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Best Ways to Serve Your Spouse Divorce Papers

Best Ways to Serve Your Spouse Divorce Papers

Best Ways to Serve Your Spouse Divorce Papers

When you file for a divorce, your soon-to-be ex-spouse must be legally served with your divorce papers or petition. There are several ways to server your spouse. Read on to learn some of the most effective ways to have your spouse served and how to get help navigating your divorce from an experienced divorce lawyer or and family law attorney.

 

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6 Divorce Problems Men Face & How to Avoid Them

6 Divorce Problems Men Face & How to Avoid Them

6 Divorce Problems Men Face & How to Avoid Them

Divorce is hard on both men and women, however, men tend to face some unique problems that they’re often not prepared for following the dissolution of their marriage. Here are 6 issues that men face when getting a Long Island divorce and how to avoid them.

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How to Avoid 7 Common Mistakes Men Make During Divorce

How to Avoid 7 Common Mistakes Men Make During Divorce

How to Avoid 7 Common Mistakes Men Make During Divorce

Divorce is difficult for all involved no matter which way you look at it. Divorcing men, in particular, often have a distinct lack of resources and support compared to women who are getting divorced. This lack of support, when combined with inexperienced legal counsel, can lead to easily avoidable mistakes that set a precedent for the continued loss of rights throughout the divorce. Here are several common mistakes men make during their Long Island divorce and how you can avoid them.

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#1. Leaving the Marital Home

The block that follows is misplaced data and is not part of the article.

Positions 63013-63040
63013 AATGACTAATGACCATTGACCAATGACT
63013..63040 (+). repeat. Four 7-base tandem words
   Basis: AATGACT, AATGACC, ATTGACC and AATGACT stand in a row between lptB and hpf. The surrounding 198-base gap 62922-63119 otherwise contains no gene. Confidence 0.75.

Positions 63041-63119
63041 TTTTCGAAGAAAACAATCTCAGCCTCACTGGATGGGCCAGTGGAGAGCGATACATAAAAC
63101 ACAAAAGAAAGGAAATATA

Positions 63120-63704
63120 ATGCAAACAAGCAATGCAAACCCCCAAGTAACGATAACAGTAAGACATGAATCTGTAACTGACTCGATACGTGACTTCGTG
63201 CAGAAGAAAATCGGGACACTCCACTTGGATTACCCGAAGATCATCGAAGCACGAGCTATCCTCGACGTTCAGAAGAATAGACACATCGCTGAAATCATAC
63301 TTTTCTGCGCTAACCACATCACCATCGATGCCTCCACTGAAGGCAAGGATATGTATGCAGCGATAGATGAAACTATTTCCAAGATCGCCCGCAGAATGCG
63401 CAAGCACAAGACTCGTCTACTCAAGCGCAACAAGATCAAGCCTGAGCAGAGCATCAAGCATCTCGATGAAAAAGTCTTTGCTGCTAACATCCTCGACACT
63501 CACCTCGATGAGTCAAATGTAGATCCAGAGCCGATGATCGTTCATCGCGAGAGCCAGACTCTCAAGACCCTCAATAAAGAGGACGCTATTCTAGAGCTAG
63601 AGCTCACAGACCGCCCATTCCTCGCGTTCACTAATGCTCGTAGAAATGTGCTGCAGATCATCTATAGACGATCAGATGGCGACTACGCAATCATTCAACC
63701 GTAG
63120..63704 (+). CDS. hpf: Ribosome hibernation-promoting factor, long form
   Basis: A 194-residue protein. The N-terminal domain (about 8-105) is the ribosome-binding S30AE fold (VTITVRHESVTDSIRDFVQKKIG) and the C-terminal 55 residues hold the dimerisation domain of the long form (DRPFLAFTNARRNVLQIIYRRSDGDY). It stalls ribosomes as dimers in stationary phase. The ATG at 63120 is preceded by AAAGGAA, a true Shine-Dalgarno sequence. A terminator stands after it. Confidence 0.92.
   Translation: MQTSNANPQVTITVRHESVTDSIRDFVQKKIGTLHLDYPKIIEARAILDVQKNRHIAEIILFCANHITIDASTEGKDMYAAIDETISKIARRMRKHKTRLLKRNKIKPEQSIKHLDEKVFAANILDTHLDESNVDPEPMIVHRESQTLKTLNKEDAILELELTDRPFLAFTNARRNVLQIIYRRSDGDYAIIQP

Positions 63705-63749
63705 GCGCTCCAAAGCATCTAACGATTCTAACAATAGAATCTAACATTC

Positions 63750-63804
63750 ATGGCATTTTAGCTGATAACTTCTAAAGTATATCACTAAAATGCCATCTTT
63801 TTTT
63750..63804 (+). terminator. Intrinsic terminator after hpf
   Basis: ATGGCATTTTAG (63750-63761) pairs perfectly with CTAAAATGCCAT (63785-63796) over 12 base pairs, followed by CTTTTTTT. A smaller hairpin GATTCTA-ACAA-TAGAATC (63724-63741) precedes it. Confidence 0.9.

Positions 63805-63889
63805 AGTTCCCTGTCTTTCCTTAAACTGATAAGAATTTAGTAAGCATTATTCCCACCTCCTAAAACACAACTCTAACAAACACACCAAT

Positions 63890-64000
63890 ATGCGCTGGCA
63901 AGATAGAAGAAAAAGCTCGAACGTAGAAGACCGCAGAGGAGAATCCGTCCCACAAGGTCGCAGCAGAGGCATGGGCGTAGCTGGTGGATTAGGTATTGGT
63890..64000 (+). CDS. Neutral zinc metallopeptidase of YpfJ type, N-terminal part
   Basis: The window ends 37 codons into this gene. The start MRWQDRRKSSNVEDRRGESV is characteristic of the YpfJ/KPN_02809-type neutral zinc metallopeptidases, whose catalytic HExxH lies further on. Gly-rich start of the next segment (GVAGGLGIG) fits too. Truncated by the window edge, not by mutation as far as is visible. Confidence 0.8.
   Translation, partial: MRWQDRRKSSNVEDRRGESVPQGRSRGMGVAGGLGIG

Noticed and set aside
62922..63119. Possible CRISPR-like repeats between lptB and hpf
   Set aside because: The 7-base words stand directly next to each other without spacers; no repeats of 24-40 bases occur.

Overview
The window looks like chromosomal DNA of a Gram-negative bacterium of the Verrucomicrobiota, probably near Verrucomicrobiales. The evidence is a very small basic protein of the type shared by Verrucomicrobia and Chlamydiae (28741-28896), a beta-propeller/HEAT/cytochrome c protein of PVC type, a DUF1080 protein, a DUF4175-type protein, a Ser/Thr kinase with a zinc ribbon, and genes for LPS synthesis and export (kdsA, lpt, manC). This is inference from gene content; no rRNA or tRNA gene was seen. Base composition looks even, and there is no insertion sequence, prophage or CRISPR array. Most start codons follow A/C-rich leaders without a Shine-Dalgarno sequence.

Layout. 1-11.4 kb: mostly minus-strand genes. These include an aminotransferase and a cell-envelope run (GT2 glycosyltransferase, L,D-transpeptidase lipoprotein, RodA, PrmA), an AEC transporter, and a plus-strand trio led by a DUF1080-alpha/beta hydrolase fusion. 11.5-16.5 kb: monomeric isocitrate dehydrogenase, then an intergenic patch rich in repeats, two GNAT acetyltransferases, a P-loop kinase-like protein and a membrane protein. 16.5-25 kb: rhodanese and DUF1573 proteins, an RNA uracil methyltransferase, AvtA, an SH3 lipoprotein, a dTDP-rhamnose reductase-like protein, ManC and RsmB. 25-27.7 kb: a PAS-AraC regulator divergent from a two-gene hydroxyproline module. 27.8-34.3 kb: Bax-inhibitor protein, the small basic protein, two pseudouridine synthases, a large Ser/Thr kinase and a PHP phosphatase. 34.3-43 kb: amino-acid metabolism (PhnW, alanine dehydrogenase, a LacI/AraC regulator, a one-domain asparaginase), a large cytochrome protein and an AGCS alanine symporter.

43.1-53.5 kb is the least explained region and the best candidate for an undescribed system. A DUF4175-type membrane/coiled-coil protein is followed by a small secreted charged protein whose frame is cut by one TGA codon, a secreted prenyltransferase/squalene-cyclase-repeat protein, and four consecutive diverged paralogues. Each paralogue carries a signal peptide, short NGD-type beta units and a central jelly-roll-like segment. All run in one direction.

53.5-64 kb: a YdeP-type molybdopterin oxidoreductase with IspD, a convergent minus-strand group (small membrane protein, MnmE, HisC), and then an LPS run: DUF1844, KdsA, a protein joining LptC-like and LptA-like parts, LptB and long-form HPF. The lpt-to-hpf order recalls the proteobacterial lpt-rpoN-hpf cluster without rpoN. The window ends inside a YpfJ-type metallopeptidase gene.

One of the first major mistakes men make when beginning the divorce process is moving out of the marital home. If you’ve moved out of your home already and have been living away from it for some time, a judge is less likely to award you the home or force the sale so you get an equal share. Judges are keen to keep the status quo, even if the status quo has been you living outside of your own home.

#2. Living Away from Your Children

You should not live away from your children unless a court order demands it for the same reason that you shouldn’t leave the marital home. If your children have been living with your spouse since you split, it’s far more likely that the judge will award your spouse primary child custody to avoid disrupting the status quo that has already been established. It’s much harder to get that time with your kids back than it is to maintain your stance as an equal custodian.

#3. Retaliating Against Your Spouse

Divorce is wrought with intense emotions, ranging from sadness to apathy to intense anger. You may be tempted to retaliate against your ex-spouse in a number of ways. This could be as simple as making it difficult for your spouse to get their belongings or something more serious, like destroying their property. Don’t give in to this temptation; your ex can use anything you do to paint you in a negative light, increasing their chances of an outcome in their favor instead of yours.